Well... I use an external DAC with my iPhone6s (DragonflyRed or Fiio Q1) and good quality earphones (AudioTechnica, RHA, Focal) and definitely DO hear the difference with lossless files. It’s not enough to have all music in iPhone in those bigger files, but I have a pair of good recordings of classical symphonies in ALAC. Rock, pop & others are nice in aac.
    But I believe this iTunes inability with FLAC must be a transition thing... Some apps in previous iOS systems were able to use FLAC already. Making iOS flac ready can only mean that iTunes will support it in the future.
    There’s no way to put music files in Music app other than importing from iTunes! O.K., you can download from Apple Music... but they don’t offer FLAC’s! (AFAIK)
    So... What the hell does it mean saying iOS11 is flac compatible? Just in Files? Why? What for?
     
  13. T-Bob macrumors 6502

    T-Bob

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    #13
    FLAC also works in apps like documents and Plex, might just be music that is not allowing it. It is very picky with non iTunes imports so could just be artificial limit.
     
  14. CJM macrumors 65816

    CJM

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    #14
    Have also just discovered that Quicktime will process FLAC but iTunes still chokes it out. Does anyone know if there's plans in the pipeline for this to become an iTunes feature?

    Also I hate it when people bring up the 'but you can't tell the difference' argument. Well I can definitely hear more clarity in the detail of a few albums I own in 24-bit 96KHz FLAC compared to their 320kbps VBR versions on Spotify. And I've asked family to blind test me just to see.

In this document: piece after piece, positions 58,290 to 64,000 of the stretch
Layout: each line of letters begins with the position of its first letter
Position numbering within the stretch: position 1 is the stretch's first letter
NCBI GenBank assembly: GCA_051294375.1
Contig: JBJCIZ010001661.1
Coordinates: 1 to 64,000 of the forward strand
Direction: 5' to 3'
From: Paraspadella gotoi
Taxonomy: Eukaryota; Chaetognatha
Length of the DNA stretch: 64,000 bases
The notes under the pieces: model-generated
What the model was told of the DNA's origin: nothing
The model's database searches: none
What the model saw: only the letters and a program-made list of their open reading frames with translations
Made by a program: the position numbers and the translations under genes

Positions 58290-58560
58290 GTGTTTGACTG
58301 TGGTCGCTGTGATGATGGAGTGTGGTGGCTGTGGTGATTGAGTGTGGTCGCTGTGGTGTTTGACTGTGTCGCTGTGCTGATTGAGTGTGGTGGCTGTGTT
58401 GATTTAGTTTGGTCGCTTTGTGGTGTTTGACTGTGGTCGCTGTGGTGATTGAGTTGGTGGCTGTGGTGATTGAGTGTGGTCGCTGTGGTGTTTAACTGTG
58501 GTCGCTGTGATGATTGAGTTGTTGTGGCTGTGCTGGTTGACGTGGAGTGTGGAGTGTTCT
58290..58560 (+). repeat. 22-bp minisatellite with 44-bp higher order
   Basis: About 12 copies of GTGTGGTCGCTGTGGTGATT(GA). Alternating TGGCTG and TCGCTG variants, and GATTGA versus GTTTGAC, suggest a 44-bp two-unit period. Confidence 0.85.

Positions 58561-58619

15. donlab macrumors 6502

    donlab

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    #15
    Play with VLC app on iPhone? Have you tried? AMIRITE?
     
  16. yesjam macrumors regular

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    #16
    Just convert from FLAC to ALAC. It's a lossless to lossless encode so it's totally safe without the risk of losing quality.
     
  17. steve23094 macrumors 68020

    steve23094

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    #17
    You wouldn’t last five minutes over at the Hydrogen Audio forums.
     
  18. yesjam macrumors regular

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    #18
    There are too many variables at play in your tests. That said, if you want to own those huge digital files and are OK with them taking up that much space all the more power to you brother.